“These are real full-time PAYE jobs; and we also have six contract divers as well as other technical contractors for maintenance and engineering. These jobs are really important for an area like Beara where job opportunities are not that plentiful, and it proves again that aquaculture can and does provide sustainable employment,” he states.

In Color Box

* John Power comments:

Licensing is one of the biggest stumbling blocks to expanding Ireland’s aquaculture industry. It’s holding up development in the entire sector - not only in tonnage terms but also in the job creation that comes with it. To be fair, the department has been working to solve this issue and has proposals on the table to amend or rewrite the licensing protocol for aquaculture operations around the coast. Unfortunately however, it has been a very long road, and we’re not there yet.

We need a government that will support - through the proper criteria –, the proper application process. We’re not looking for any special concessions. We will go through the application process to the letter of the law because we are a very proud industry. We do not flaunt the law regarding the environment issues or other ways, and we have nothing to hide.

In Marine Harvest Ireland we are very, very strong on environmental issues, and we work and strive to sustain a pristine environment in the areas we operate. Everything we do as salmon farmers is traceable through the organic accreditations that we have successfully attained.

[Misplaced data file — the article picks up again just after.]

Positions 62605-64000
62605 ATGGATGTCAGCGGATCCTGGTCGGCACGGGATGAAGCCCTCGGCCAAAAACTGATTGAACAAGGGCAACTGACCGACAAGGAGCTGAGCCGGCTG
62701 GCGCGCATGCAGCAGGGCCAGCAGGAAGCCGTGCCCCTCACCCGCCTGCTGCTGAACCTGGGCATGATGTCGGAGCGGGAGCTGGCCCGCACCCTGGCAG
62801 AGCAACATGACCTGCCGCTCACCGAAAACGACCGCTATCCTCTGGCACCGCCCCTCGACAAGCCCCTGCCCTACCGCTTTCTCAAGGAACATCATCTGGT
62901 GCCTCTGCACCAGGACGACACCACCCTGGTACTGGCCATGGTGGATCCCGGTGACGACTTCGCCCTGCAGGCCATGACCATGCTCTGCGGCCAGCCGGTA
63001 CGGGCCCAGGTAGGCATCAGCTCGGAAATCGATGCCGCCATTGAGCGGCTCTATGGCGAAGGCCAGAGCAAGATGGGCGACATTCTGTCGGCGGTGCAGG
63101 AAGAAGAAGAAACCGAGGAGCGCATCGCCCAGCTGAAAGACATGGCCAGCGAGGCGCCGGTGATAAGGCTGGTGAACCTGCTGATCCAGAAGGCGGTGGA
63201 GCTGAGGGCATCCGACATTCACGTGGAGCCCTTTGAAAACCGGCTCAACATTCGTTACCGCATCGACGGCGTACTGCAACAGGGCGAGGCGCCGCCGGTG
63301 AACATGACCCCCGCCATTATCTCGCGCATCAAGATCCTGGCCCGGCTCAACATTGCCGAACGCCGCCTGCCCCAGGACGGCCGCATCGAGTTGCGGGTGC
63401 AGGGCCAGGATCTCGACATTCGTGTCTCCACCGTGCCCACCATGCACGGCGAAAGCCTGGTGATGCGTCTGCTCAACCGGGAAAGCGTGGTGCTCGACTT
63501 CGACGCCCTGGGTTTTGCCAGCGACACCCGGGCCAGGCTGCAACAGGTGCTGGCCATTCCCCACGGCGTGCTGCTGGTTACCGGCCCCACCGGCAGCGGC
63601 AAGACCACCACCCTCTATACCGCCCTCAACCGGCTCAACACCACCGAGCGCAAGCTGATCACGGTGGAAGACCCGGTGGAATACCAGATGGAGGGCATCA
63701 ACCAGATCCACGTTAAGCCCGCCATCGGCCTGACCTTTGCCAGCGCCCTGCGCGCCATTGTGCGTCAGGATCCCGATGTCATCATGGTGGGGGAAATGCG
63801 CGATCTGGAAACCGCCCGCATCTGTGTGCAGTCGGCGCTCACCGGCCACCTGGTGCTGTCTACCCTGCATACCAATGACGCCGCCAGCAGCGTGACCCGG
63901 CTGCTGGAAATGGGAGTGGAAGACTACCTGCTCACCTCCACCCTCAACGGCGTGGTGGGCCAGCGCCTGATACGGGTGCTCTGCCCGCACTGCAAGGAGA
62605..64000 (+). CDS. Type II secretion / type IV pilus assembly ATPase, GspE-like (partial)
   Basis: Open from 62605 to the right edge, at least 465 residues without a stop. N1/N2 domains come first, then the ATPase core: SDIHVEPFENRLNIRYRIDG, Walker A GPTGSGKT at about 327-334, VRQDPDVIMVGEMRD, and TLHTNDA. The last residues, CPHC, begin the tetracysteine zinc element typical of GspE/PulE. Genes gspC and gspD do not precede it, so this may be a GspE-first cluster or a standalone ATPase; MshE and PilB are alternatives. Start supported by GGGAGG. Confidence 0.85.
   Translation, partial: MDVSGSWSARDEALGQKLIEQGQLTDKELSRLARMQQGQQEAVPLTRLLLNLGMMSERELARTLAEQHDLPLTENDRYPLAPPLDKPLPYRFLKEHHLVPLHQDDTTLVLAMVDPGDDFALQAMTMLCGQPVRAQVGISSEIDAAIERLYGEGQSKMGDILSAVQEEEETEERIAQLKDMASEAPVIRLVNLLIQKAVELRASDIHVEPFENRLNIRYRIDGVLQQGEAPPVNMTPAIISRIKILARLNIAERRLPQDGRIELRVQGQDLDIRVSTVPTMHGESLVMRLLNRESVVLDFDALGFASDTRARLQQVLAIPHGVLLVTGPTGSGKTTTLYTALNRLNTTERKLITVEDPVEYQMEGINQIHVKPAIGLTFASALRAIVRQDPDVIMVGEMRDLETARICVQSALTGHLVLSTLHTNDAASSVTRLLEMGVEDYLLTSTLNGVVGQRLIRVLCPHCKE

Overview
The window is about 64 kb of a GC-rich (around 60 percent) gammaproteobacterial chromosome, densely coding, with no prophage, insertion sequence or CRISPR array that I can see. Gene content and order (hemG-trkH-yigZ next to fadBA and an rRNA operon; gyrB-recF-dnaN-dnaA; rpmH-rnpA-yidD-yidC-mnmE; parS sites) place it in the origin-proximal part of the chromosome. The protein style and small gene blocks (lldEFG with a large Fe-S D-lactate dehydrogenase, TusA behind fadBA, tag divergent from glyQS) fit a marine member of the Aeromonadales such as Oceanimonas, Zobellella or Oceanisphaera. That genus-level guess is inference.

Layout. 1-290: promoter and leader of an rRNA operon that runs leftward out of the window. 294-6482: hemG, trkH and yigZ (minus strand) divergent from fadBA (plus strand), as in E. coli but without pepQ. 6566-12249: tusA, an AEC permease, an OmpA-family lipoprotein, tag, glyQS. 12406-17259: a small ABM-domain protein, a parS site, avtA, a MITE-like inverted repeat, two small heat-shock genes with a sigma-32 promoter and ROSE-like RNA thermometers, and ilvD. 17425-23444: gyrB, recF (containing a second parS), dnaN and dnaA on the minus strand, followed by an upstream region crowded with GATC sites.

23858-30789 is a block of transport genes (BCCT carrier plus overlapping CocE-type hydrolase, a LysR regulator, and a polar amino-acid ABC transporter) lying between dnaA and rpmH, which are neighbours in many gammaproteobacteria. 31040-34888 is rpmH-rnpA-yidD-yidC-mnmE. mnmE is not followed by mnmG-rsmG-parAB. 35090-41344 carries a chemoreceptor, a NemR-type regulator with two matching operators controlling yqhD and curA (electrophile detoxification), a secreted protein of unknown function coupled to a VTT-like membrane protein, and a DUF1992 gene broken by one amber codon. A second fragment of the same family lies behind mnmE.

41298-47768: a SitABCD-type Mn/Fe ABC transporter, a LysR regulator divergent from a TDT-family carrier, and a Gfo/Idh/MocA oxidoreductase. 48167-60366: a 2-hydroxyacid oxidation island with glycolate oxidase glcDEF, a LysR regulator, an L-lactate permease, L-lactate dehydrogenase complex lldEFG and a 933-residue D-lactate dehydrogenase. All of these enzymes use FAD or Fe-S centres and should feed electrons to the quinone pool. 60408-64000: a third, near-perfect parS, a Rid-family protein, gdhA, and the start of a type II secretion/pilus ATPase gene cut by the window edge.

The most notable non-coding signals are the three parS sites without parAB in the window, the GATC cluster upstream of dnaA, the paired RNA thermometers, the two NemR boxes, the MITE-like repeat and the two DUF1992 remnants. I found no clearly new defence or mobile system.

Now is an extremely advantageous time for our salmon farming industry to move forward. We are in a situation where this country needs jobs urgently. From Marine Harvest’s point of view we are profitable, and have been profitable over many years.

We have a highly-developed niche market for our organic salmon for which the demand is doubling and outstripping our ability to supply. We have a very strong mother company who can see our success and will back us financially on any of the projects we want to develop.

So, from a jobs and industry and a government point-of-view, all we need are licences - through the proper channels - to develop our industry to produce more jobs and more revenue in an export-driven industry.